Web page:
Adrenal tumors can be benign (non-cancerous) or malignant (cancerous). Benign adrenal tumors are called adrenal adenomas. They are usually less than two inches in length and usually occur in just one gland (but can occur in both). Malignant adrenal tumors may be called adrenal carcinoma, adrenocortical cancer, or adrenal cortical cancer. Most cancers found in the adrenal gland actually started in other organs and spread to the adrenal glands. These are not adrenal cancer and they are named after their initial location in the body (such as lung cancer) and receive that type of treatment.
Overview and Symptoms
The adrenal glands are part of the endocrine system and are located just above the kidneys. They produce hormones, including sex hormones and cortisol, which causes changes in metabolism and helps you respond to stress. The adrenal gland has two parts – the outer part is the cortex and inner part is the medulla. Most adrenal tumors occur in the adrenal cortex.
Sometimes adrenal tumors and adrenal cancer produce no symptoms, and they are not discovered until they become large and press on other organs in the body, causing pain or discomfort. Other times, adrenal tumors or adrenal cancer cause the adrenal gland to produce excess hormones, which can result in high blood pressure, headaches, heart palpations, weight gain, fluid retention or excess hair growth in women.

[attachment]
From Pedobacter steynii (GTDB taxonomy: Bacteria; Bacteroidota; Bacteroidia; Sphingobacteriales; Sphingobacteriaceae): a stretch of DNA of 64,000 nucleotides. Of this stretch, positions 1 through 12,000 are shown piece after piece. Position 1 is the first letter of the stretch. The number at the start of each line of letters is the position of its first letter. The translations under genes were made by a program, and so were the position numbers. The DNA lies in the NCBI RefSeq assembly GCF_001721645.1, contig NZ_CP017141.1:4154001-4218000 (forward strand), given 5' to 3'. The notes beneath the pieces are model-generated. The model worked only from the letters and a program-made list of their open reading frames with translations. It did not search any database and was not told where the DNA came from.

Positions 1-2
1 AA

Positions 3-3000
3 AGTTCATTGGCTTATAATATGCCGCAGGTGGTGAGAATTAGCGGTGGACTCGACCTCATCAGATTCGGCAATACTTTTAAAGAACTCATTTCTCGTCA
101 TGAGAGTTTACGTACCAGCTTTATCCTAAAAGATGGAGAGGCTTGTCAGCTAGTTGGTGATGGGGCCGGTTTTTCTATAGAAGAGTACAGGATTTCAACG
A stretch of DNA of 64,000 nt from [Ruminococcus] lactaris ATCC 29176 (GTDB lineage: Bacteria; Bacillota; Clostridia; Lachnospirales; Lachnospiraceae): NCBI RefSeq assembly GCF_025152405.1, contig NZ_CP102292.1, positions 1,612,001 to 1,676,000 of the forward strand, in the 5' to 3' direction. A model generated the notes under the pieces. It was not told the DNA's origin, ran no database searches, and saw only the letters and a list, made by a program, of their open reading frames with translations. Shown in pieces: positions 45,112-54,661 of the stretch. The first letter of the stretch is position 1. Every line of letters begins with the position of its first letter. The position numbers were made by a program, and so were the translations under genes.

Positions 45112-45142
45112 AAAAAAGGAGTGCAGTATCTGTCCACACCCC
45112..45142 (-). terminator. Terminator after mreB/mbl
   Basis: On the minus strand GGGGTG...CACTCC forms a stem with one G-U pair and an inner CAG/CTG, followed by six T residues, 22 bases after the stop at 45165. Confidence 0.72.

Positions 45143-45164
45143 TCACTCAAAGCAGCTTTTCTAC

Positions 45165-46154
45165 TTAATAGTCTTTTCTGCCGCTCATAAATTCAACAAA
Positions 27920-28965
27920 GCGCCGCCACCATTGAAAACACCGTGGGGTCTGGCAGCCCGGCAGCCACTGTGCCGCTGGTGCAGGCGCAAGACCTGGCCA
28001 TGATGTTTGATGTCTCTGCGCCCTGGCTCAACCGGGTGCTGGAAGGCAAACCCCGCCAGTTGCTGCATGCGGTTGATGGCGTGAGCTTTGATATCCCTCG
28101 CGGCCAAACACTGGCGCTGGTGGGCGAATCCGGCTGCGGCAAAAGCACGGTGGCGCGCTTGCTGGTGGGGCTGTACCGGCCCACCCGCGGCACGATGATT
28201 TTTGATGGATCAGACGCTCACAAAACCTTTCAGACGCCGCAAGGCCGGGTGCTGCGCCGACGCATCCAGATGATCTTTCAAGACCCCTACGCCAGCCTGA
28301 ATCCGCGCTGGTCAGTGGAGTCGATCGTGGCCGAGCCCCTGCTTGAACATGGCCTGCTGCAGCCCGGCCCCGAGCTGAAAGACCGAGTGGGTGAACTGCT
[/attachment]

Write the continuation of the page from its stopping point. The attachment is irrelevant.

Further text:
Adrenal tumor diagnosis may include:
- a physical exam and medical history
- Blood and urine samples – to check for high levels of the hormones
- Imaging tests, such as chest x-ray, computed tomography (CT) scan, positron emission tomography (PET) scan, or magnetic resonance imaging (MRI) scan
- Biopsy – the removal of part of the tumor, which is then looked at under the microscope
- Benign adrenal tumors are treated through the surgical removal of the tumor.
- Adrenal cancer treatment may include surgery, radiation, chemotherapy and other medications.
Some adrenal tumors can be removed using minimally invasive surgery, such as alaparoscopic adrenalectomy. Traditional open surgery involves making an 8-20 inch incision in the flank or abdomen and in some cases removing a rib. Postoperative pain and numbness near the wound site can interfere with breathing and extend recovery. Laparoscopic adrenalectomy, using tiny "keyhole" incisions, offers similar cure rates but with decreased blood loss, a shorter hospital stay and recovery period, as well as decreased pain and infection rates.
Learn MorePatients with adrenal cancer are treated through the Genitourinary Cancer Program, where leading oncologists, surgeons, radiation oncologists, radiologists, and pathologists provide state-of-the-art diagnosis and treatment.
Learn MoreSurgeons in our General Surgery division will surgically remove benign or cancerous adrenal tumors.
Learn MorePatients will receive ongoing disease evaluation and management by our endocrinology specialists.